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    Try it with 70-75gr bullets. I think(could be wrong here) the twist rate is in the 9 1/4 - 10 range which will give you fits with lighter bullets. My 788 in 243 will give me .25-.35 inch groups with 87gr Hornady bthp's but 1"+ with anything lighter than 75gr. The VLS is a beautiful gun. I would leave it alone and enjoy it as is. Unless your prarie dog hunting @ 500+ yds it's just #s.
     
  5. AveragEd

    AveragEd Well-Known Member

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    I didn't go into all this for the sake of space in my first post, but the trigger has been worked on and breaks at under a pound; I tested loads in it with the factory bedding, the barrel floated and then with the action and barrel bedded to the forend tip. The groups with the most accurate load started out at 1.534", went to 1.866" with the barrel floated, 1.159" with the action bedded, 0.825" with the chamber bedded and 0.505" with the entire barrel bedded.

    Unfortunately, I don't have access to a range longer than 100 yards.

    But please keep the suggestions coming!

    Ed
     
  6. AveragEd

    AveragEd Well-Known Member

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    I've tried 60-grain, 62-grain, 63-grain, 65-grain, 70-grain and 75-grain bullets. The only powder it will consistently shoot well with is RE-15; H414 was the next-best and I've also tried IMR4064, RE19, H4350, H4831SC, H4831, H4350 and H380.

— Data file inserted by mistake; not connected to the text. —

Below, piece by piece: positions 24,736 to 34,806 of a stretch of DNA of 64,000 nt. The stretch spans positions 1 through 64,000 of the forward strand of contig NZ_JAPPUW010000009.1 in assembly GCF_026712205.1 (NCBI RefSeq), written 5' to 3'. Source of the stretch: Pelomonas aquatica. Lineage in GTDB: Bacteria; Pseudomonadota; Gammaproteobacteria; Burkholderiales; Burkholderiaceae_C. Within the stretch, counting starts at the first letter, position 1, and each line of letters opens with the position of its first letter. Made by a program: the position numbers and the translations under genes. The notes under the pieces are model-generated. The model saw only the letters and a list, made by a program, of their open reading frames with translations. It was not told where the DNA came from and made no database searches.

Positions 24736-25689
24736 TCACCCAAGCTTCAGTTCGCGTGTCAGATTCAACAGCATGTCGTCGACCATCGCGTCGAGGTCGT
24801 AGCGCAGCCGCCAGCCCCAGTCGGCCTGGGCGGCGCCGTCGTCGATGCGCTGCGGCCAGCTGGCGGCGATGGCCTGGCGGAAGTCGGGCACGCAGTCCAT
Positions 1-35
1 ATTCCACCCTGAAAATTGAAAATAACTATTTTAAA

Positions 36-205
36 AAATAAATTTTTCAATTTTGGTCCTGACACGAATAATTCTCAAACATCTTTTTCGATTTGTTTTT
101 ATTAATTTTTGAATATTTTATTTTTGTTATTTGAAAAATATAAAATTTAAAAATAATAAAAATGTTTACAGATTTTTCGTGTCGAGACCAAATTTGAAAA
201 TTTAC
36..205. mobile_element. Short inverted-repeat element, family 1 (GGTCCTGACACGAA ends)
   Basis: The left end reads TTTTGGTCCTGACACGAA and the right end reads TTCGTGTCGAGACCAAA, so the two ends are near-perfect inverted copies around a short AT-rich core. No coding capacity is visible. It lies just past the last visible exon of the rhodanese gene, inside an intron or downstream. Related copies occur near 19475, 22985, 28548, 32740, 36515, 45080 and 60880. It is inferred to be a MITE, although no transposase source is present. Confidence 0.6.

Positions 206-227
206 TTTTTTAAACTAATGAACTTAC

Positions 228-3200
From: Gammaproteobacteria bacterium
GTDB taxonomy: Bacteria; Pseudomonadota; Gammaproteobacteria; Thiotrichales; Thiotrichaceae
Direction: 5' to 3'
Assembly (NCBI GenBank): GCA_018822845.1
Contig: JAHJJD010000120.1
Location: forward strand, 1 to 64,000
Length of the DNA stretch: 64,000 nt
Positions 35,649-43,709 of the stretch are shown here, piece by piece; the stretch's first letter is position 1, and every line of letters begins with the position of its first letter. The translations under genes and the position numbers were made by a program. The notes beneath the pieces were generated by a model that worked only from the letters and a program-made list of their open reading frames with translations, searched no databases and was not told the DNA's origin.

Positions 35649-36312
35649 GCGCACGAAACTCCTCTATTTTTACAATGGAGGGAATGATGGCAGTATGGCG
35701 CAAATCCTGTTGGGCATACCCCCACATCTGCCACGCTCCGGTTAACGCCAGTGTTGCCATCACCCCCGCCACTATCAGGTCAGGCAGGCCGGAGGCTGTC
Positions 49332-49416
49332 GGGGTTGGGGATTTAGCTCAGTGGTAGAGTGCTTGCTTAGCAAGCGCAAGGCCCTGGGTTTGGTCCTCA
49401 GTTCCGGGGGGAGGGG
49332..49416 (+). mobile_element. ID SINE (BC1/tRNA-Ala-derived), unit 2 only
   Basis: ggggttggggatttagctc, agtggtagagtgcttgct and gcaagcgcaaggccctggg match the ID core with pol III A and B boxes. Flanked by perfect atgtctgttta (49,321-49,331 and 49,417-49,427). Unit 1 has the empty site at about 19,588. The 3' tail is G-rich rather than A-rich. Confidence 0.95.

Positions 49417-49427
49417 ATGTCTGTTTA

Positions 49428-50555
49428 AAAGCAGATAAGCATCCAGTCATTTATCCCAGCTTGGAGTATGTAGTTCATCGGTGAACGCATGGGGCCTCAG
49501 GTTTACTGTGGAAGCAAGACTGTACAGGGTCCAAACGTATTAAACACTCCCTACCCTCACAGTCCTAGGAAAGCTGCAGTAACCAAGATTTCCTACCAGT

Ed
     
  7. CLP101

    CLP101 TS Member

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    Have you tried Accurate 4350? It's the most consistant in my 243.
     
  8. Hap MecTweaks

    Hap MecTweaks Well-Known Member

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    Ed, have you tried different brands of brass? Makes a real difference in my 6MM when it comes to shooting small groups. What's the twist rate on your barrel and have you tried anything heavier than the 70 grainers??

    Hap
     
  9. kkeiser

    kkeiser TS Member

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    Are you shooting fire formed or new brass? I get my best accuracy seating the bullet .010 off the lands. Some guns shoot better at .025. Have you experimented with your seating depth?
     
  10. g7777777

    g7777777 TS Supporters TS Supporters

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    You might want to try one of those barrel weights that you just slip over the muzzle and position at different points on the barrel- they are under 20 bucks -